Nearly every time after adding the charging-liquid the baby would immediately switch into sleep mode. This is great because it gives you time to take a deep breath and recharge yourself from time to time. According to my experience the baby’s sleep mode is not long enough to recharge yourself. So be aware of a lot of sleepless nights in the first weeks and months with the newborn!

Fun fact: Babies recharge in the most funny places. Our newborn loves to recharge in a baby carrier (comes separate) which is actually quite cool, but keeps me standing for the recharging period, because the sleep mode would end immediately when I stop moving my hips and sit down. Therefore I currently write this part standing with my laptop sitting on a grill in the middle of a forest. No joke!

Laptop sitting on an outdoor grill in the middle of a forest.
Standing desk in the woods.

Over the air upgrades

Now we are getting to the awesome part. The newborn features something that is best described as “Over The Air Upgrades”. While the initial feature set is small this changes over time. Automagically! It’s just like they wake up in the morning and learned new stuff. Pretty incredible, seriously! Remember the scene from “the Matrix” where Neo looks into the camera and says “I know Kung Fu”? It’s just like that!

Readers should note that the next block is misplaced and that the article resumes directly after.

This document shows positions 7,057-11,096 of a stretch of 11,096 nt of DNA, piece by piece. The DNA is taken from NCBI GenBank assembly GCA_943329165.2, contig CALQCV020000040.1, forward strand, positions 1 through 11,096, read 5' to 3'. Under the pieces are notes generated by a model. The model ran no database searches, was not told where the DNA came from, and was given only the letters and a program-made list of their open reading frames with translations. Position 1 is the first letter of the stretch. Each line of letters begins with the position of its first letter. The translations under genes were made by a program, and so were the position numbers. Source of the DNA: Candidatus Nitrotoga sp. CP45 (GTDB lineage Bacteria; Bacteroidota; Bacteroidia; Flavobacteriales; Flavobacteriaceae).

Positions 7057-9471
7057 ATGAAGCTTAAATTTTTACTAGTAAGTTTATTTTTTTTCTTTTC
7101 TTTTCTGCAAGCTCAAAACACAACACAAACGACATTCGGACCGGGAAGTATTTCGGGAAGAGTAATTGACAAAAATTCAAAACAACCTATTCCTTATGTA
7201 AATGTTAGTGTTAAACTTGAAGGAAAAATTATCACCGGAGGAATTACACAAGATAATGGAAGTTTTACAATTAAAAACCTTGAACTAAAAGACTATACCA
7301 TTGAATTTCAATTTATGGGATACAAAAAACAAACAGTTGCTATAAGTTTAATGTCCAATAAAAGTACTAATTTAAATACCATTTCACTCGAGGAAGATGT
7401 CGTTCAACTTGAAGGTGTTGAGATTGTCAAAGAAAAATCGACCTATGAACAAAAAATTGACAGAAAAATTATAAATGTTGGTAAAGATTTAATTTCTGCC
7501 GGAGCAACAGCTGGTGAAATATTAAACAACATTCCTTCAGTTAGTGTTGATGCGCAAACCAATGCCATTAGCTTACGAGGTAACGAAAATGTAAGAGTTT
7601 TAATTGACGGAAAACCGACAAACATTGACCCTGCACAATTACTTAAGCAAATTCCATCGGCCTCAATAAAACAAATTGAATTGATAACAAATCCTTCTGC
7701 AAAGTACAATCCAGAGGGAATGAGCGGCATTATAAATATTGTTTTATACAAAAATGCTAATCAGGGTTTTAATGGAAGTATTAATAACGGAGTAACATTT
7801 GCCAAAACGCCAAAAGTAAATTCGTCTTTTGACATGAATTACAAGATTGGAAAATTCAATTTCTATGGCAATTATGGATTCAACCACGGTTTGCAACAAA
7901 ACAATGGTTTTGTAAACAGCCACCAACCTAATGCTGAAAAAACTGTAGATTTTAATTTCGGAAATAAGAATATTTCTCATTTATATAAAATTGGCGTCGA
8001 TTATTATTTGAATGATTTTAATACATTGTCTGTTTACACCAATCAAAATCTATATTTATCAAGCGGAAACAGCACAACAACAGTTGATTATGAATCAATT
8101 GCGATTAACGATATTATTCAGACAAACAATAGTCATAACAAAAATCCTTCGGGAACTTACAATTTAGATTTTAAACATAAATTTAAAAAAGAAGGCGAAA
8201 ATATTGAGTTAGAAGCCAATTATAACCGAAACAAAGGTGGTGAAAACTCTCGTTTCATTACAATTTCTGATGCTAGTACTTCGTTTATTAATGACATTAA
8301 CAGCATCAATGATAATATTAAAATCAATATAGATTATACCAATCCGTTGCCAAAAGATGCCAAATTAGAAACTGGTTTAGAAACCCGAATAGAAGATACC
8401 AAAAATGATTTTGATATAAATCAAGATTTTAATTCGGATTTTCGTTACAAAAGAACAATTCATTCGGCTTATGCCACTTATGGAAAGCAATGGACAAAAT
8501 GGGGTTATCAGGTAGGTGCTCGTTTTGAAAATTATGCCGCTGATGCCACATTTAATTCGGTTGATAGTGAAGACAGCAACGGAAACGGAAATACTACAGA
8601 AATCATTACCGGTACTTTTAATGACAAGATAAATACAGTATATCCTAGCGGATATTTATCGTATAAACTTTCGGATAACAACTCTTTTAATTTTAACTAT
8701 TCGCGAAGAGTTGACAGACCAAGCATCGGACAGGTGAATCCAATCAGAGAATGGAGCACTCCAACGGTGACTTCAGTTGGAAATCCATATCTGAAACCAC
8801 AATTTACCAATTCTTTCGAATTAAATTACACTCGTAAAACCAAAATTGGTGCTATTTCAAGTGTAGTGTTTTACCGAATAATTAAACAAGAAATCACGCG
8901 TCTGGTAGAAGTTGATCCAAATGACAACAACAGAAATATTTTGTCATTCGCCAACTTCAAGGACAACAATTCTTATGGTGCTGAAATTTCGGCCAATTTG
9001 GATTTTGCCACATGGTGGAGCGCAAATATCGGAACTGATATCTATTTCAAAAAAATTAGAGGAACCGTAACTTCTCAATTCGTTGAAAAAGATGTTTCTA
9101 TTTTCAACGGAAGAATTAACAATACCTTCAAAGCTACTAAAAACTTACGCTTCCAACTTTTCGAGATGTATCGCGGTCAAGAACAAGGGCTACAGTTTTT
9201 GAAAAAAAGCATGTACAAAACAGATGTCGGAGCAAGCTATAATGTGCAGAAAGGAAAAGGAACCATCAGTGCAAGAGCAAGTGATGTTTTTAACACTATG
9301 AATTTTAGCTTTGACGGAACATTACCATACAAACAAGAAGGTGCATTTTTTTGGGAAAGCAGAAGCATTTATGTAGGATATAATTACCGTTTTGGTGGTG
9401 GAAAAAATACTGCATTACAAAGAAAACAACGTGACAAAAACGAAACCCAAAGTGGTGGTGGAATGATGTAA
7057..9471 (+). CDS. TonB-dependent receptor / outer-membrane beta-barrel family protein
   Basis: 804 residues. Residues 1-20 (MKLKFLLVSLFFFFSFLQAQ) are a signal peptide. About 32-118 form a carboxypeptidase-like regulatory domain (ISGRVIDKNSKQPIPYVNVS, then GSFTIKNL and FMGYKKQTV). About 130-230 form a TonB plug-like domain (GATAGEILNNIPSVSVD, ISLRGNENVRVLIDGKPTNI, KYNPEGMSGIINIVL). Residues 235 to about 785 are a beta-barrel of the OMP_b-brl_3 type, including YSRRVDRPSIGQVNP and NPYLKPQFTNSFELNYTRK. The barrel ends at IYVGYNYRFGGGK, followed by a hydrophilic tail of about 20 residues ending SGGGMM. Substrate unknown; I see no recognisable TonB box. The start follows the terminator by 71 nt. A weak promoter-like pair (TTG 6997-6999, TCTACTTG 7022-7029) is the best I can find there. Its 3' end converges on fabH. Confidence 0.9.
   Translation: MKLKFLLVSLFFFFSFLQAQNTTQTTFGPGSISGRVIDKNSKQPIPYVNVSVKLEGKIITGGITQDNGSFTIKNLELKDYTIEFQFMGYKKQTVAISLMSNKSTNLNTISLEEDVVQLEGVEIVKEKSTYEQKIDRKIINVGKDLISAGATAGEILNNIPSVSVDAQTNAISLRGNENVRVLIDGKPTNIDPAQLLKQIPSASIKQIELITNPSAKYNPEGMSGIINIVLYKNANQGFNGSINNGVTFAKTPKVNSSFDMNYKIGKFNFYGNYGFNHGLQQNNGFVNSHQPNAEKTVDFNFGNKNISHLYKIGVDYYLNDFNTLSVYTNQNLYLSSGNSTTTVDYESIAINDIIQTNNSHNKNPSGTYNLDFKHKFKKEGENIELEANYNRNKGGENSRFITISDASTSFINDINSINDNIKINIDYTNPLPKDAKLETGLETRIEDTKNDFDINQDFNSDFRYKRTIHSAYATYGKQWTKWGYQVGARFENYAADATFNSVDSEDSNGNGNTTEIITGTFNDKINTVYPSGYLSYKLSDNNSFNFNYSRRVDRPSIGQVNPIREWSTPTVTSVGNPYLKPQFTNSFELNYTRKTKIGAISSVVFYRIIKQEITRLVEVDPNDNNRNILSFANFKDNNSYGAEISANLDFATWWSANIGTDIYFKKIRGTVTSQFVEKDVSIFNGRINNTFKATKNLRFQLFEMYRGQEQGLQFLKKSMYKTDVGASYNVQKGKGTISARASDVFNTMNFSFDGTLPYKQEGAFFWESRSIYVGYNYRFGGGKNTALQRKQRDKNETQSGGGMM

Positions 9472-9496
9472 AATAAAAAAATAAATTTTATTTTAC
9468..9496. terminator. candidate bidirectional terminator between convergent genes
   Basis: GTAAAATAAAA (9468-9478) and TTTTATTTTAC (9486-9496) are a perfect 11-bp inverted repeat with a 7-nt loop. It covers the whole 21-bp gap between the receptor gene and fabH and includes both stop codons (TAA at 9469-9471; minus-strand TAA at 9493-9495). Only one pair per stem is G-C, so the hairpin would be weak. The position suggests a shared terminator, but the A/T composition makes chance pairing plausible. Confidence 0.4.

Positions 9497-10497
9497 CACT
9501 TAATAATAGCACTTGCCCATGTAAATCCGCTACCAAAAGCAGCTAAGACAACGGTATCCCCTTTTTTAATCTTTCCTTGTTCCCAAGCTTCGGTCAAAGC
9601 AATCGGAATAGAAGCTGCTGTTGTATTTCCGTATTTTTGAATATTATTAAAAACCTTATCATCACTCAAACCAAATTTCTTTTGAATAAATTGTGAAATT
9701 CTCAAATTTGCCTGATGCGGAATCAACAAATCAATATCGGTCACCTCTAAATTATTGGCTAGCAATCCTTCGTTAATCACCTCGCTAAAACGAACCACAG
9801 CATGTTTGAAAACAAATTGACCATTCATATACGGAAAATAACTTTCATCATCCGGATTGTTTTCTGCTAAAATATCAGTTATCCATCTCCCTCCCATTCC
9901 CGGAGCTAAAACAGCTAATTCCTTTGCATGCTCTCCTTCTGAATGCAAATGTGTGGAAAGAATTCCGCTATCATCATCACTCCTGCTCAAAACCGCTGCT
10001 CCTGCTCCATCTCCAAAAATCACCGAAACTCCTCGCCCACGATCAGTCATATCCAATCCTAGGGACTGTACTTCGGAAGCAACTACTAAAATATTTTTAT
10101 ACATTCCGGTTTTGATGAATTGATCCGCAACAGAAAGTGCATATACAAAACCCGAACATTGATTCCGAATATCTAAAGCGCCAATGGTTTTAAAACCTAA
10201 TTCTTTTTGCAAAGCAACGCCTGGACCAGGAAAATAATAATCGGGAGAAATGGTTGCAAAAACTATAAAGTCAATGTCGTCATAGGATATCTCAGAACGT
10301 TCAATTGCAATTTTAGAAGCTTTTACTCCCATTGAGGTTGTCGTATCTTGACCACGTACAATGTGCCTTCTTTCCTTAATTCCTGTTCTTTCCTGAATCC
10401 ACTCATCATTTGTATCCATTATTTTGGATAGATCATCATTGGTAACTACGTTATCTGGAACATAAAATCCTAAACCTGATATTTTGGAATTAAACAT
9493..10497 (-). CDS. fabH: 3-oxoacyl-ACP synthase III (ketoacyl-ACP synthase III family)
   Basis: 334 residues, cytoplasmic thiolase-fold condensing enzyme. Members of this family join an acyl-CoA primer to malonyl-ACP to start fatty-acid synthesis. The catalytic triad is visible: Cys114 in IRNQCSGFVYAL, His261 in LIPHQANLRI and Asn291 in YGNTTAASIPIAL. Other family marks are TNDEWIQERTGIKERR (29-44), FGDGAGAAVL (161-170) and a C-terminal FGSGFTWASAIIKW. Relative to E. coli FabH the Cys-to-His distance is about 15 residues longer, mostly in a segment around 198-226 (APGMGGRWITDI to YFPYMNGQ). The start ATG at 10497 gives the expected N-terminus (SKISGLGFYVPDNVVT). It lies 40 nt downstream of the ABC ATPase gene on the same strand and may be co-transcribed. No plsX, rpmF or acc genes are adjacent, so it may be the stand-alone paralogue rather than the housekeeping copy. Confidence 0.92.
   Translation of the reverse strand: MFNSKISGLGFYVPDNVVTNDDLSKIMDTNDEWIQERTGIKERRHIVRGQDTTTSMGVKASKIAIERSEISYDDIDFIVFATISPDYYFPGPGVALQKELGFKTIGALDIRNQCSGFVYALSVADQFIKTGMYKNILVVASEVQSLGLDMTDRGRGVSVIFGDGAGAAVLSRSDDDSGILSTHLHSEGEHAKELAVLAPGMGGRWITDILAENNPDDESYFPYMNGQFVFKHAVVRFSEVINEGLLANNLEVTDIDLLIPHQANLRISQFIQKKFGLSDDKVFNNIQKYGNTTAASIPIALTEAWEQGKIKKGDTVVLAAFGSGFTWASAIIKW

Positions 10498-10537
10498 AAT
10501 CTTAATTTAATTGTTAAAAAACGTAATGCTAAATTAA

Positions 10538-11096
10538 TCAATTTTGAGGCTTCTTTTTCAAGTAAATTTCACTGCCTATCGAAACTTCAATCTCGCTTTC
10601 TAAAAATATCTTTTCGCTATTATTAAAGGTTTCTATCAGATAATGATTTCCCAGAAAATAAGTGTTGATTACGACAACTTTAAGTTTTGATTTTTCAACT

Even though this upgrading process can absolutely be improved. There is no change log or whatsoever. You just learn from the upgrades when the newborn shows you her or his new “Kung Fu”-skills. Additionally the baby’s mood can be delicate when new upgrades arrive!

Subscription Model

This is something that you know about before getting a baby, but to most of us it gets really clear just after the first weeks. There is a subscription model coming with the newborn and there is no money back guarantee. You get it — you keep it.

“I wonder if there would be a market for something like a baby trial period!?”

But lets stay realistic for a second. This is less a bug than a feature. Seriously. Once you see that cute little toothless smile for the first time you will not even think about any return policy!


Considering getting a baby? Let me tell you it’s quite a ride. From delivery to daily use it challenges the user on nearly every possible level. And worst of all the user experience is far from perfect. But to be honest: It’s still the best thing I ever did! 😍

Originally published at UX and the City.



Oliver Pitsch

UX & Digital Product Designer. Director of UX & Product Marketing at Trusted Shops. Ex-CEO & Co-Founder of